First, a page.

One year later, transcendental meditation study yanked minutes before publication still under review
A paper looking at the use of transcendental meditation to reduce the risk of heart disease, and that was put on hold just 12 minutes before its scheduled publication time, is still under review a year later.
On June 29 of last year, we brought you the news of the highly unusual — if not unprecedented — occurrence at the Archives of Internal Medicine. As we wrote then:
…12 minutes before the embargo lifted on the June 28 issue of the Archives of Internal Medicine, the following message went out from its press office:
“The editorial office of the Archives of Internal Medicine has made the decision not to publish, “Stress Reduction in the Secondary Prevention of Cardiovascular Disease: A Randomized Controlled Trial of Transcendental Meditation and Health Education in African Americans,” by Schneider et al, and the accompanying Commentary by Mehta and Bairey Merz that was to post Online First at 3 PM central time today.”
The reason, as the journal and lead author Robert Schneider said then, was that it became necessary to peer review new data in the hours before the paper was scheduled to be published.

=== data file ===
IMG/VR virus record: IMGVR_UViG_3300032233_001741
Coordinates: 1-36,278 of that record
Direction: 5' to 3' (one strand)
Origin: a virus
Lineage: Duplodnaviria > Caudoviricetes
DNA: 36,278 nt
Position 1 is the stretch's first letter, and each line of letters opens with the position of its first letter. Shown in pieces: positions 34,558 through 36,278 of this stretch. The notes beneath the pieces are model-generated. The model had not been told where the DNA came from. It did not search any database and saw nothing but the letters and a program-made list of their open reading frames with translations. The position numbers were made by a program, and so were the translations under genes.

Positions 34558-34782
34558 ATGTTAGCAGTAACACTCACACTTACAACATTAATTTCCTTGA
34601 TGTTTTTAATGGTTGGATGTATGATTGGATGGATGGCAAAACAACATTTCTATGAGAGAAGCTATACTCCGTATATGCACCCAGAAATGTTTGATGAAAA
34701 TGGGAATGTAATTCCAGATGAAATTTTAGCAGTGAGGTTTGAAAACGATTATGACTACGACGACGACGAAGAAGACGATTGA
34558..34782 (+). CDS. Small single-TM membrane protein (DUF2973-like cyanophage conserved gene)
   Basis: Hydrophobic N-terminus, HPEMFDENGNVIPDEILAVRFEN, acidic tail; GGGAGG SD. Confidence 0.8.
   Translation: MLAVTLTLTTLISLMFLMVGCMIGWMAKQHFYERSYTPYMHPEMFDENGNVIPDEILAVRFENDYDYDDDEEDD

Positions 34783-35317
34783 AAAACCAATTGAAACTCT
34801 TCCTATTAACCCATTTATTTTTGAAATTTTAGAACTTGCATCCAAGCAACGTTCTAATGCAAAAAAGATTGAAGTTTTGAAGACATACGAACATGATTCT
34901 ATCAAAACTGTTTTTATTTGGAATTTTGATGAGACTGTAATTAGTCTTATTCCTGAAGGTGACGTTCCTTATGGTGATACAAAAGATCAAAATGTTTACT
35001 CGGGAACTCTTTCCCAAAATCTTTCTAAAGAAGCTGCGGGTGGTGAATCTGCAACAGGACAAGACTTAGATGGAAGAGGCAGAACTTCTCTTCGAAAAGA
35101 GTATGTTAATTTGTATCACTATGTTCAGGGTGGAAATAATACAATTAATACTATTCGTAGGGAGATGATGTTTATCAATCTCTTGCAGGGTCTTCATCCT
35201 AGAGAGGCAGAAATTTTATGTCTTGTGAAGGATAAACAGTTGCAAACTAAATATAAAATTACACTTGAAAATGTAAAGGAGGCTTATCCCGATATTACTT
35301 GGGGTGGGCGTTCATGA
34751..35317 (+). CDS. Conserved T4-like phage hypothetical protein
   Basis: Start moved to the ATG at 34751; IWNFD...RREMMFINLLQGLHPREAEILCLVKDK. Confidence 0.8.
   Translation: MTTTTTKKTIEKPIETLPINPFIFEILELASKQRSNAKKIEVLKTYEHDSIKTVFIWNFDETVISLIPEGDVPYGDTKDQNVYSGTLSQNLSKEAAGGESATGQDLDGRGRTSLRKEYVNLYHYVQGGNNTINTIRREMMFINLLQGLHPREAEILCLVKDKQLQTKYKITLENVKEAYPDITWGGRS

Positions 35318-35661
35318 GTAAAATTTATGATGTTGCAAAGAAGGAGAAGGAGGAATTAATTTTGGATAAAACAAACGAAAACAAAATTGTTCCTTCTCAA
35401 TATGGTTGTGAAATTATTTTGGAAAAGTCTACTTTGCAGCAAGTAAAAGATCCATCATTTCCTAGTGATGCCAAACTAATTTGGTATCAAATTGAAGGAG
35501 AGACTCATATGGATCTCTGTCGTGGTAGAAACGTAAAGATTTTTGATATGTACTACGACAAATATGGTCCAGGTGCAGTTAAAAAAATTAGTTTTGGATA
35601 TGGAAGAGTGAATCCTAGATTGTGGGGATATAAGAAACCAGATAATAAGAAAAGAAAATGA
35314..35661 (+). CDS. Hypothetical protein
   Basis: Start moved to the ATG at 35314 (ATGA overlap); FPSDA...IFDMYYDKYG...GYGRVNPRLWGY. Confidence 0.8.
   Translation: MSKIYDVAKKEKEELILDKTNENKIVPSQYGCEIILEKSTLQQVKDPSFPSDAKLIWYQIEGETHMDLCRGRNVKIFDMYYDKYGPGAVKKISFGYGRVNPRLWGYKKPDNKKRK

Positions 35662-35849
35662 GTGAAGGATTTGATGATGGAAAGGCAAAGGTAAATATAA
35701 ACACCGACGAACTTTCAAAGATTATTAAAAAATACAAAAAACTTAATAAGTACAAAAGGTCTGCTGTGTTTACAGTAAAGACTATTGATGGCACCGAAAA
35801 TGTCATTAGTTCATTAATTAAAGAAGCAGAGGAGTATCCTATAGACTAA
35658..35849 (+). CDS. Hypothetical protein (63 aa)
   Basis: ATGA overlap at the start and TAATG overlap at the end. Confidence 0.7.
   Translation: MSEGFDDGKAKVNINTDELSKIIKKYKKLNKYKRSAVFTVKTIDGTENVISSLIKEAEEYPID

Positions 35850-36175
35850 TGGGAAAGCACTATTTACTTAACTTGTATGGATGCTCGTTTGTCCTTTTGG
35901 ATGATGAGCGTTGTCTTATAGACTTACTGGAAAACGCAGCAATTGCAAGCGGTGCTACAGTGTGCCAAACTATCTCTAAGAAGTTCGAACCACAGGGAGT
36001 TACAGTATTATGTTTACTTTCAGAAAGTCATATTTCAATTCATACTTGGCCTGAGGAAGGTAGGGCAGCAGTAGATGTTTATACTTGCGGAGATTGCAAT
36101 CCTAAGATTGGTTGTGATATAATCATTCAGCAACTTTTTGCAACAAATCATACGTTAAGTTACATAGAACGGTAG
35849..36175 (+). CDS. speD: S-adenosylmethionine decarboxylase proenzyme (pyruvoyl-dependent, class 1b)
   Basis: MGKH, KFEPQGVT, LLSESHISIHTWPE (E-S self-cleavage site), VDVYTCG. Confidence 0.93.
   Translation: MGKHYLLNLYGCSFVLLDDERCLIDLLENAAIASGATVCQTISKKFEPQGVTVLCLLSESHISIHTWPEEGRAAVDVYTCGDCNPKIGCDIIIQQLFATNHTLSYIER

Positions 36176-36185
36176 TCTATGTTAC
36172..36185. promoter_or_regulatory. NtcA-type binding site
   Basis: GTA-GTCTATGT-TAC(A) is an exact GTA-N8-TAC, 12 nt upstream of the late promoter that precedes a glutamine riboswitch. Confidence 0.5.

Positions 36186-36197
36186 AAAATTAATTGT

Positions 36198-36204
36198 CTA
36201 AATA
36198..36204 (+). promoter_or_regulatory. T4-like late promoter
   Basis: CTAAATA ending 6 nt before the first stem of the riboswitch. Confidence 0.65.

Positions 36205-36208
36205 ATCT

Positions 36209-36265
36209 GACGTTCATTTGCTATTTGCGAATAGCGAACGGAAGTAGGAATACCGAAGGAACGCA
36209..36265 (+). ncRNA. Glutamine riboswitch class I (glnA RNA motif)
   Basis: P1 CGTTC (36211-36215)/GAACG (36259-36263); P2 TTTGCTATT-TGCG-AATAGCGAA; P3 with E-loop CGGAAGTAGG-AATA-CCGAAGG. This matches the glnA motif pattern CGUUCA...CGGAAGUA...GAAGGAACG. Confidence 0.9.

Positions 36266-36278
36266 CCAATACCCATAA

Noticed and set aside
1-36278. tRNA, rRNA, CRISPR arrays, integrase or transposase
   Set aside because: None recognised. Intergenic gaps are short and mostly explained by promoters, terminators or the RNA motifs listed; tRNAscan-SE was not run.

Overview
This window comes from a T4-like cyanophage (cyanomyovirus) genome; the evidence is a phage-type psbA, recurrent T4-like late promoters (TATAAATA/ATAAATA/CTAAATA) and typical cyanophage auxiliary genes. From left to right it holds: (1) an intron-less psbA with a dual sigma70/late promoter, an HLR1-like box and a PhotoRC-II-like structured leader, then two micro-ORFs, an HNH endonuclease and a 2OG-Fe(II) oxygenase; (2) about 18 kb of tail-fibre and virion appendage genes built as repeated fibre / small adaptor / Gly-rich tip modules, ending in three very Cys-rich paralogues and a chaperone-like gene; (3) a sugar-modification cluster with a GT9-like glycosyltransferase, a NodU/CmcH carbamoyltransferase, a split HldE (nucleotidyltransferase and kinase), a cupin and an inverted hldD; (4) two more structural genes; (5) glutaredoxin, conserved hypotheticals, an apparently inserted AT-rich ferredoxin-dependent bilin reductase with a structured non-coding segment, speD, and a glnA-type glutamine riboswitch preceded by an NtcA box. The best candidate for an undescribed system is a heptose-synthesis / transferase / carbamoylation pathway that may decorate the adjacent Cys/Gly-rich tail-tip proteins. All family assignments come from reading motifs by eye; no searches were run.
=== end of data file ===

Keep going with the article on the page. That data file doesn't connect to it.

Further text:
We thought we’d check on the status of the paper, since it’s been a year. Schneider tells Retraction Watch that it’s still under review.
Here’s part of what he told us last year:
Given that this study required nine years to conduct, the authors are pleased to take the additional time needed to review all relevant input and make revisions as necessary.
So another year isn’t really all that long in the scheme of things, we suppose — especially in the context of a lifetime search for enlightenment.
You can read more details in CardioBrief’s posts from last year.
Update, 1:45 p.m. Eastern, 7/3/12: Journal editor Rita Redberg tells us:
Thanks for inquiring. I cannot comment on the paper as it was never published in the Archives and our policy is all manuscripts are confidential until publication.